Welcome to Translate Who Is My Neighbor chapter of Christ’s Object Lessons.
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WHO IS MY NEIGHBOR?
Among the Jews the question, “Who is my neighbour?” caused endless dispute.
They had no doubt as to the heathen and the Samaritans. These were strangers
and enemies. But where should the distinction be made among the people of
their own nation and among the different classes of society? Whom should the
priest, the rabbi, the elder, regard as neighbor? They spent their lives in a round
of ceremonies to make themselves pure. Contact with the ignorant and careless
multitude, they taught, would cause defilement that would require wearisome
effort to remove. Were they to regard the “unclean” as neighbors?
This question Christ answered in the parable of the good Samaritan. He
showed that our neighbor does not mean merely one of the church or faith to
which we belong. It has no reference to race, color, or class distinction. Our
neighbor is every person who needs our help. Our neighbor is every soul who is
wounded and bruised by the adversary. Our neighbor is everyone who is the
property of God.
The parable of the good Samaritan was called forth by a question put to Christ
by a doctor of the law. As the Saviour was teaching, “a certain lawyer stood up,
and tempted Him, saying, Master, what shall I do to inherit eternal life?” The
Pharisees had suggested this question to the lawyer in the hope that they might
entrap Christ in His words, and they listened eagerly for His answer. But the
Saviour entered into no controversy. He required the answer from the questioner
himself. “What is written in the law?” He asked, “How readest thou?” The Jews
still accused Jesus of lightly regarding the law given from Sinai, but He turned the
question of salvation upon the keeping of God’s commandments.
The lawyer said, “Thou shalt love the Lord thy God with all thy heart, and with
all thy soul, and with all thy strength, and with all thy mind; and thy neighbour as
thyself.” “Thou hast answered right,” Christ said; “this do, and thou shalt live.”
The lawyer was not satisfied with the position and works of the Pharisees. He
had been studying the scriptures with a desire to learn their real meaning. He had
a vital interest in the matter, and he asked in sincerity, “What shall I do?” In his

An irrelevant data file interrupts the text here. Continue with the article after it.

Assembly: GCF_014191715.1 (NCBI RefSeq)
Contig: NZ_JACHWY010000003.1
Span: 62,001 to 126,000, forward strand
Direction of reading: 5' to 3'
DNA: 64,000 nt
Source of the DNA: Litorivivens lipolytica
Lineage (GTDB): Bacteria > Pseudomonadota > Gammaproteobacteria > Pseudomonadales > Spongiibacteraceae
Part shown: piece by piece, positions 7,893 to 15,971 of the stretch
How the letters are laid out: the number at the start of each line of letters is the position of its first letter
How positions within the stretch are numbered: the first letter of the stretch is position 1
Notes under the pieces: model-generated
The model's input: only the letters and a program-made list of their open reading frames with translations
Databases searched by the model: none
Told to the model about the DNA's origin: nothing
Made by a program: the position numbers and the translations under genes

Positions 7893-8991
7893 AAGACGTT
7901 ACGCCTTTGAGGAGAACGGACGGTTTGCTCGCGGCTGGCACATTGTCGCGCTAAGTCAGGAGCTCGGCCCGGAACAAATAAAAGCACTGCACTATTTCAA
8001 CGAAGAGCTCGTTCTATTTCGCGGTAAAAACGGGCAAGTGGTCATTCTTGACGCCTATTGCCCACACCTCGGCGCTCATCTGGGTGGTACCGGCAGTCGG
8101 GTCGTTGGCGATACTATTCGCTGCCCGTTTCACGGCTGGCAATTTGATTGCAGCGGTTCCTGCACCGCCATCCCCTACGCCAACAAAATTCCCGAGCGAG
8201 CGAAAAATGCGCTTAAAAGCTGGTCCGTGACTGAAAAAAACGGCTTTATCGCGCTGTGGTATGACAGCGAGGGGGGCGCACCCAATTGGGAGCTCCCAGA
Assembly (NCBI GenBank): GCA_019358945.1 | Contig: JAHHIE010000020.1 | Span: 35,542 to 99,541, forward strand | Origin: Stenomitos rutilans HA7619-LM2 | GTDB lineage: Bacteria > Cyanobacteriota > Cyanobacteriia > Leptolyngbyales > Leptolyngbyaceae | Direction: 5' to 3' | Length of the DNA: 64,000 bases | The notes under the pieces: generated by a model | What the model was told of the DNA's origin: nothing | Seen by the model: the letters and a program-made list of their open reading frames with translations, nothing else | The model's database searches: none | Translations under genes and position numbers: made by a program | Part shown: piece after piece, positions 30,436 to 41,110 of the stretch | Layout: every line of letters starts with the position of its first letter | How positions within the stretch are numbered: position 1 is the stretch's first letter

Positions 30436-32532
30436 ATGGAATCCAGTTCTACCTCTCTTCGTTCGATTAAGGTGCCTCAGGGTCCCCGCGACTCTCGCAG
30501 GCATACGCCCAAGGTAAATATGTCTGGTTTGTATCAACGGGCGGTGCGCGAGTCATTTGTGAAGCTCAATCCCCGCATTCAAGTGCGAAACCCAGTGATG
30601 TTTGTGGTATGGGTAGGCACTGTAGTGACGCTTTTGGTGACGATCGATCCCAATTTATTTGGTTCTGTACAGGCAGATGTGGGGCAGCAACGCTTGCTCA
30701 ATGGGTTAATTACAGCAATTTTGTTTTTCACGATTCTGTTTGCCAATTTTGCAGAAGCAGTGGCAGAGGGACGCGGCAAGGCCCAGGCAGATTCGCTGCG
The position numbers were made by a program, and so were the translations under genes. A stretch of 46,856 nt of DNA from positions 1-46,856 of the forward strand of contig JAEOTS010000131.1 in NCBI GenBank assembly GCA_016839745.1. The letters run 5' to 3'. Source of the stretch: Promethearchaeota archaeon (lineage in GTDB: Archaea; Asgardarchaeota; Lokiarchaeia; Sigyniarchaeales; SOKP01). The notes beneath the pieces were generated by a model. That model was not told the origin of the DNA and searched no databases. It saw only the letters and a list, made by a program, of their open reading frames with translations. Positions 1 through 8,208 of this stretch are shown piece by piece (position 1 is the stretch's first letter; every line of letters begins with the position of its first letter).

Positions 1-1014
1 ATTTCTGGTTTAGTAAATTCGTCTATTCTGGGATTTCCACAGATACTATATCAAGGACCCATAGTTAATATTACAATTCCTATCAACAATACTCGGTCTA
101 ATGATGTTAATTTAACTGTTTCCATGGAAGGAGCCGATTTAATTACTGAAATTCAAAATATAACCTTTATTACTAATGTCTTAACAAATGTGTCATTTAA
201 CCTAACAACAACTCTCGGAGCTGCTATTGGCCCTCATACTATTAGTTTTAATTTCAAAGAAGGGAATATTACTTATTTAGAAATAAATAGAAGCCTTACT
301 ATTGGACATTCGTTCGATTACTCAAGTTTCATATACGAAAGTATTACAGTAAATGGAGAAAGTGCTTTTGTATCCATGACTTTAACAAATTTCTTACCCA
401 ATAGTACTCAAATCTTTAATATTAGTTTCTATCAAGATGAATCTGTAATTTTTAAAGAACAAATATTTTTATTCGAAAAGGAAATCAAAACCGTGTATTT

answer as to the requirements of the law, he passed by all the mass of
ceremonial and ritualistic precepts. For these he claimed no value, but presented
the two great principles on which hang all the law and the prophets. The
Saviour’s commendation of this answer placed Him on vantage ground with the
rabbis. They could not condemn Him for sanctioning that which had been
advanced by an expositor of the law.
“This do, and thou shalt live,” Christ said. In His teaching He ever presented
the law as a divine unity, showing that it is impossible to keep one precept and
break another; for the same principle runs through all. Man’s destiny will be
determined by his obedience to the whole law.
Christ knew that no one could obey the law in his own strength. He desired to
lead the lawyer to clearer and more critical research that he might find the truth.
Only by accepting the virtue and grace of Christ can we keep the law. Belief in
the propitiation for sin enables fallen man to love God with his whole heart and
his neighbor as himself.
The lawyer knew that he had kept neither the first four nor the last six
commandments. He was convicted under Christ’s searching words, but instead
of confessing his sin he tried to excuse it. Rather than acknowledge the truth, he
endeavored to show how difficult of fulfillment the commandment is. Thus he
hoped both to parry conviction and to vindicate himself in the eyes of the people.
The Saviour’s words had shown that his question was needless, since he was
able to answer it himself. Yet he put another question, saying, “Who is my
Again Christ refused to be drawn into controversy. He answered the question
by relating an incident, the memory of which was fresh in the minds of His
hearers. “A certain man,” He said, “went down from Jerusalem to Jericho, and fell